The Indianapolis Business Journal featured remarks from Jim Sparks, Polis director of geoinformatics in  reporter Kurt Christian’s story, “County privacy policies on COVID-19 cases creating tensions over transparency.”

“Hoosiers looking for localized information about the spread of the novel coronavirus are hitting roadblocks put up by epidemiologists, county and state officials and federal regulations.

For example, the Hamilton County’s Health Department, like most health departments across the state, cites individual patient privacy as the primary reason why some pandemic data—such as the number of positive cases per city—isn’t publicly disclosed.

“The people that need to know this information are getting it through dispatch. Beyond that, it doesn’t affect the vector of transmission for coronavirus,” said Charles Harris, Hamilton County’s health officer.

The Health Insurance Portability and Accountability Act, better known as HIPAA, covers the allowable uses and disclosures of protected health information handled by health care providers, health insurance plans and health care clearinghouses that transmit health data electronically in connection with medical transactions.

According to the U.S. Department of Health and Human Services, those same privacy rules apply to county health departments that perform those functions. If counties release information that allows the public to associate individuals with details about their medical diagnosis, they could face hefty fines.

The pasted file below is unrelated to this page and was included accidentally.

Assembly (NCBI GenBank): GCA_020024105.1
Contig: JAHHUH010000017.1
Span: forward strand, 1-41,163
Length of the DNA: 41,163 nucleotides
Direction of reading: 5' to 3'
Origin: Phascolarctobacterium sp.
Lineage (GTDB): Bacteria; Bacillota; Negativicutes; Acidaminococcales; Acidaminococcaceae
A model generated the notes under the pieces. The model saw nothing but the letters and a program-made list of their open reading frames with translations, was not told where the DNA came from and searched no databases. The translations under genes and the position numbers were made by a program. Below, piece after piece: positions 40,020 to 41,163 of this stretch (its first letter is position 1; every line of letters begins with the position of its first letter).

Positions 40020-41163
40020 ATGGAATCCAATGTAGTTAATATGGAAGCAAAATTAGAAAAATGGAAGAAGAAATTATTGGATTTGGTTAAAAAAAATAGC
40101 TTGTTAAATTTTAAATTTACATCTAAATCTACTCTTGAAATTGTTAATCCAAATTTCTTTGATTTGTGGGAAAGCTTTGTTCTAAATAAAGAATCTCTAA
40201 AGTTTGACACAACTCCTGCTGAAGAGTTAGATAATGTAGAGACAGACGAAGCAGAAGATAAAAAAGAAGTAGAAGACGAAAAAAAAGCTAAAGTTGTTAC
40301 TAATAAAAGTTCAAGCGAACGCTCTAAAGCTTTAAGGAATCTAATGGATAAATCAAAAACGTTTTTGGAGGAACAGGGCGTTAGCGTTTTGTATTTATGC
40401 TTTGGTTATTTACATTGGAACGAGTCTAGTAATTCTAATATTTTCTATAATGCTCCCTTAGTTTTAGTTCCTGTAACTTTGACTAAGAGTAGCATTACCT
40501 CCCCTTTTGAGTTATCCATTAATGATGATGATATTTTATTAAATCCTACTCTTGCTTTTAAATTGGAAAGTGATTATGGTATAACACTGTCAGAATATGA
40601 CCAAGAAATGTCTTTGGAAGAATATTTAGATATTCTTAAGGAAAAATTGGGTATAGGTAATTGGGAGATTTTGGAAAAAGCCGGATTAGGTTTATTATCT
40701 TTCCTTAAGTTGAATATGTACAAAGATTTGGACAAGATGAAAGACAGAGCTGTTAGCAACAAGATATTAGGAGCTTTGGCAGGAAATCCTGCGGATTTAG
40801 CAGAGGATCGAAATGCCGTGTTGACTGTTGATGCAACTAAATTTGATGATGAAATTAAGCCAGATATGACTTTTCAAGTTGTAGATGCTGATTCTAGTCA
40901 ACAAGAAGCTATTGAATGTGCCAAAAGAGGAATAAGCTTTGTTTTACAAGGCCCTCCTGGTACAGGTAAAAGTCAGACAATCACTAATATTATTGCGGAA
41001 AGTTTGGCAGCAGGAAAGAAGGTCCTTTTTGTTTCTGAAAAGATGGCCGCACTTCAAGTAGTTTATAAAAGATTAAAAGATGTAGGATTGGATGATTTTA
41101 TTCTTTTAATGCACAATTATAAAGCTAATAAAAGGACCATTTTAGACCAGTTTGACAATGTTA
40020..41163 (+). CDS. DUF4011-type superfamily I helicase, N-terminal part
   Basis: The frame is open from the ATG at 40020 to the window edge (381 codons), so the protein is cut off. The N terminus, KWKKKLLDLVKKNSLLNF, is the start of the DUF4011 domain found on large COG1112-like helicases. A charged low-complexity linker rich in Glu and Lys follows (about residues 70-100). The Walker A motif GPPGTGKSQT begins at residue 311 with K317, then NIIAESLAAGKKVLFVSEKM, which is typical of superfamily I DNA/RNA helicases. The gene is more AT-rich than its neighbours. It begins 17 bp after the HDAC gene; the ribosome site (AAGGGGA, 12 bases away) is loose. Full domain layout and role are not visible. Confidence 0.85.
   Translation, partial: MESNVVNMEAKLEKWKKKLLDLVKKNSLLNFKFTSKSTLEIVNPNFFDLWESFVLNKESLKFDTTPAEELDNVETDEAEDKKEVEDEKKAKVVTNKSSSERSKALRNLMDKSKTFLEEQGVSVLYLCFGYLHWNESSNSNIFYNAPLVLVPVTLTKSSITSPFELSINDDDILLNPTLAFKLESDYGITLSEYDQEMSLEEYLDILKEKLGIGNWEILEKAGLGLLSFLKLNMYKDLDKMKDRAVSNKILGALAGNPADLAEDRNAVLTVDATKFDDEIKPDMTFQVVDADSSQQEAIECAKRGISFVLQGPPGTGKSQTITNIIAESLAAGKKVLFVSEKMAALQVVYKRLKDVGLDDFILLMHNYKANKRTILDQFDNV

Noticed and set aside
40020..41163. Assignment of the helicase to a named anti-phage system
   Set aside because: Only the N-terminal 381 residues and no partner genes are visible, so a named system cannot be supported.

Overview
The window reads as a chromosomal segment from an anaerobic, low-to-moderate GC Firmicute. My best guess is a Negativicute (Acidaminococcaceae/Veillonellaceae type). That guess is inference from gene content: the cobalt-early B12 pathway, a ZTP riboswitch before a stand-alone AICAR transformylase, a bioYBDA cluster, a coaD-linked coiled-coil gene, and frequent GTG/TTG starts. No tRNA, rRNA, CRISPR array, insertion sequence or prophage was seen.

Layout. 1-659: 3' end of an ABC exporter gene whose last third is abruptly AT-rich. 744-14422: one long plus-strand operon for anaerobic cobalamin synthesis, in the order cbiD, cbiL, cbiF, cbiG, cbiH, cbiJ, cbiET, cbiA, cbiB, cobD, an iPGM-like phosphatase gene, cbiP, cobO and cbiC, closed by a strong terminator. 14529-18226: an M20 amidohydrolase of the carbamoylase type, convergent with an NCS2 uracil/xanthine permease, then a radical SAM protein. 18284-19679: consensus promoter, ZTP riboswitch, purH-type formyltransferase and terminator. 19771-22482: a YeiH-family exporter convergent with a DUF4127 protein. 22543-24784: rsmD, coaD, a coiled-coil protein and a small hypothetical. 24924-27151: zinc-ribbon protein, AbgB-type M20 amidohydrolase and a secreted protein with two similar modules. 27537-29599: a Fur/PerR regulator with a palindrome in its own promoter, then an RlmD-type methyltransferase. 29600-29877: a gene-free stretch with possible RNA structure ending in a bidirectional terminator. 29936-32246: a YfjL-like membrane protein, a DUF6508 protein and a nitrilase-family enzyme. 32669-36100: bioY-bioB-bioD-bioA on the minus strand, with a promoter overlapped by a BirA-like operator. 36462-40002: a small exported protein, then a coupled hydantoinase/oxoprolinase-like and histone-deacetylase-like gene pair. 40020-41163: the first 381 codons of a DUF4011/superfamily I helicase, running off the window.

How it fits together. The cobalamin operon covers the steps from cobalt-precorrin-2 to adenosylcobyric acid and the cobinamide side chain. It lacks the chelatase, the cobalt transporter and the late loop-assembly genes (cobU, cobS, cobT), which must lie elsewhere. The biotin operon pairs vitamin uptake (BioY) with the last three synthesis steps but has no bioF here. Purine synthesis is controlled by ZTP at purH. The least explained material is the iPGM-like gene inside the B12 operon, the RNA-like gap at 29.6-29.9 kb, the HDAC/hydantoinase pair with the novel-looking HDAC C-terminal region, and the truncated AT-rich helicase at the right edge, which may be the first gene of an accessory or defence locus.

Jim Sparks, director of geoinformatics for The Polis Center at IUPUI, said he understands why many residents want to know how many people infected with the virus are in their city or neighborhood.

“We want to understand as individuals what our risk level is. The more granular that information is, the more comfortable we are in assessing our risk level as we move about our everyday lives,” Sparks said.

The Polis Center works to measure and improve community health, well-being and resilience by using geographic data to discern larger patterns. Despite that mission, Sparks said it’s probably best for now to assume the virus is everywhere.”

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